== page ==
The Habitat for Humanity Scam – Disguised as a charity.

Donation_Scam

It’s been a awhile since i posted anything, mainly because I was busy and as real life has a habit of doing, forces you to deal with it.  While I was dealing with life, I had spoken with a neighbor who asked that I sit in with a group of neighbors on the street to hear their story.   The people involved are homeowners who received their homes via Habitat for Humanity.

I’ve always thought of Habitat for Humanity as a good charity who helps people get a home, that they otherwise wouldn’t get.  And that was as a far I as I saw it.   I never went through the process they have, and didn’t dig much into how they operate. I assumed like most that this charity was good and my thoughts never went past that.

So I went and sat with the ten families on my street who “own” Habitat Homes and listened.    They have been arguing with Habitat for about a year now.   Some of them have owned their homes for four years now, some only one or two years.    Habitat has been pressuring them to sign brand new contracts forcing them to pay $100 per month for two parking spaces.

This is a problem for them.  Now after looking and speaking with them, I found out a few things.   Habitat was supposed to supply them (according to a print out from the website), that they were to provide the following:

1. 2 Parking Spaces per unit – (home owners would own these spaces)

2. Four major appliances – Fridge, Stove, Washer, and Dryer.

3. And each home would have a warranty.

4.  All maintenance on the common areas were to be cared for by habitat for humanity.
Now, these people had been told verbally that they would be freehold home owners.   In case you don’t know what freehold means, here is a legal definition of it.

An estate in land or other real property, of uncertain duration; that is,either of inheritance or which may possibly last for the life of the tenant at the least, (as distinguished from a leasehold;) and held by a free tenure, (as distinguished from copyholdor villeinage.)

Basically what it means is it is your land and not the land of someone else.   That you own it.   Which is fine and dandy to me.  If I want to buy a house as most who do, they want to own it,  So now we come to how Habitat operates.

I spent the weekend researching how they operate and with everything I read this sounded more and more like a scam, albeit a legal one.    Here is how it works:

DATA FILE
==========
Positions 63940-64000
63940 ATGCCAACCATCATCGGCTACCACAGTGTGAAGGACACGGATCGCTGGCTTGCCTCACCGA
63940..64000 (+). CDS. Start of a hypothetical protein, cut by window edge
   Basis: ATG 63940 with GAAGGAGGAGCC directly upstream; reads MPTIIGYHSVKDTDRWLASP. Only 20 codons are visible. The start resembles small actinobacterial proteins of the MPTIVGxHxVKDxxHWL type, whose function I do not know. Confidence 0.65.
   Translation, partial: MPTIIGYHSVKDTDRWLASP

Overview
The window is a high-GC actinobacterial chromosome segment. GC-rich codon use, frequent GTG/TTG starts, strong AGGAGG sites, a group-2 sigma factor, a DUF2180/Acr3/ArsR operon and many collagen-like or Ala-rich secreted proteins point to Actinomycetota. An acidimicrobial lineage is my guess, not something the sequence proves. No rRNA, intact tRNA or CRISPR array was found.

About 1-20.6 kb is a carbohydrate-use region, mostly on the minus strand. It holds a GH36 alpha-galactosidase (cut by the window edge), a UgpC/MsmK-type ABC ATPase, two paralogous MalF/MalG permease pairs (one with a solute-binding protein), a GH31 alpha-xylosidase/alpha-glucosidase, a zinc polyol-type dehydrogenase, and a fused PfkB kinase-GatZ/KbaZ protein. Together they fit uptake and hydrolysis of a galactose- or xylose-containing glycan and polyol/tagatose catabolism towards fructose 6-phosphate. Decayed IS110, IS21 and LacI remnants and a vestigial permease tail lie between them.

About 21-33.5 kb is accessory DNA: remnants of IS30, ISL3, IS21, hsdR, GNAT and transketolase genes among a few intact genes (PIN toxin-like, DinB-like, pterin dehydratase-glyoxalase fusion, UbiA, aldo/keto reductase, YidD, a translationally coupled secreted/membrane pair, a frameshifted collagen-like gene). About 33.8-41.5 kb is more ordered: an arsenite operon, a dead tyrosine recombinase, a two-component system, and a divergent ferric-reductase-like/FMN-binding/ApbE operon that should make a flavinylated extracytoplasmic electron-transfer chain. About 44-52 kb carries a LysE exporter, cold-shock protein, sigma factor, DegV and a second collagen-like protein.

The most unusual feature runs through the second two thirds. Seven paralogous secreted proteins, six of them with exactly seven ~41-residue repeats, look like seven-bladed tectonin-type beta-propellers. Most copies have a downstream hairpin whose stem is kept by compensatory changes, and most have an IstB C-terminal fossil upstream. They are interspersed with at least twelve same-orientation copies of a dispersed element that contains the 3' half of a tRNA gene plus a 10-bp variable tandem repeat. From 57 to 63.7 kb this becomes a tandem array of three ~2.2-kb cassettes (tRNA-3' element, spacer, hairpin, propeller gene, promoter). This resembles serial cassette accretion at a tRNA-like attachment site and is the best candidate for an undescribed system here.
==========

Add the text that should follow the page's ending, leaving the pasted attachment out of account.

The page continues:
First and foremost the target.  The criteria of the target has to be someone who is of low income.   There are many reasons for this.  The public knowledge one, everyone understands.  These low income people would never otherwise be able to afford to buy a home.   Sounds nice doesn’t it?    But what happens if there is a problem?  Another criteria is that the potential homeowner must make a certain amount of money.   If your on social assistance they won’t help you (the people who in many cases need it the most).  And they also tend of approve newcomers to Canada.  People who fled their country of origin, who don’t understand Canadian laws, and don’t understand contracts.   And the last criteria.  They must have at least one kid.  The more kids the better.

These are the people they choose. After reading almost a hundred stories online from people who dealt with Habitat, I realized this was a common theme.    Many who caught on early enough in the process before they signed their mortgages, who asked some legitimate questions, would all of a sudden find themselves “deselected” from the program and left in the dust after spending their “sweat equity” building their future home.

Those were the lucky people.

The ones who didn’t ask questions, trusted this “christian charity” and believed everything the board members would tell them and followed their instructions step by step would then find themselves with a new home, and then the nightmare begins.

Here is some background on how they operate.

When a Habitat, chooses to a group of families, they apply for government grants.  These grants can be up to $50,000 for each unit.   So in the case on my street, there are ten units.  That equals $500,000.00.  That money is supposed to go directly into building the homes.  Instead they obtain city land at a cost due to their charity status which means they get plots from old city land like community centers or schools for a cheap price, and they build on them.  They get companies like Home Depot to donate materials to build these homes.  And next they get volunteers and the families of the home owners, and the home owners themselves to put in “sweat equity” into the home.  They must do at least 500 hours into this.   In behind the scenes the homeowners are signing mortgage agreements, not with a legitimate bank, but with, you guessed it, Habitat for Humanity.

The only money I’ve found that is actually spent towards the home is the land purchase itself.   Zero money is put into the home, not in materials or labor.   And what makes matters worse is the labor is done by unskilled labor who never built a home in their life, guided by someone who allegedly has.

I’ll let that sink in for a moment.  Do you think that these houses are going to be problem free new build homes?  The answer is a big no.   There will be mistakes made and problems will happen, which I will get into further down.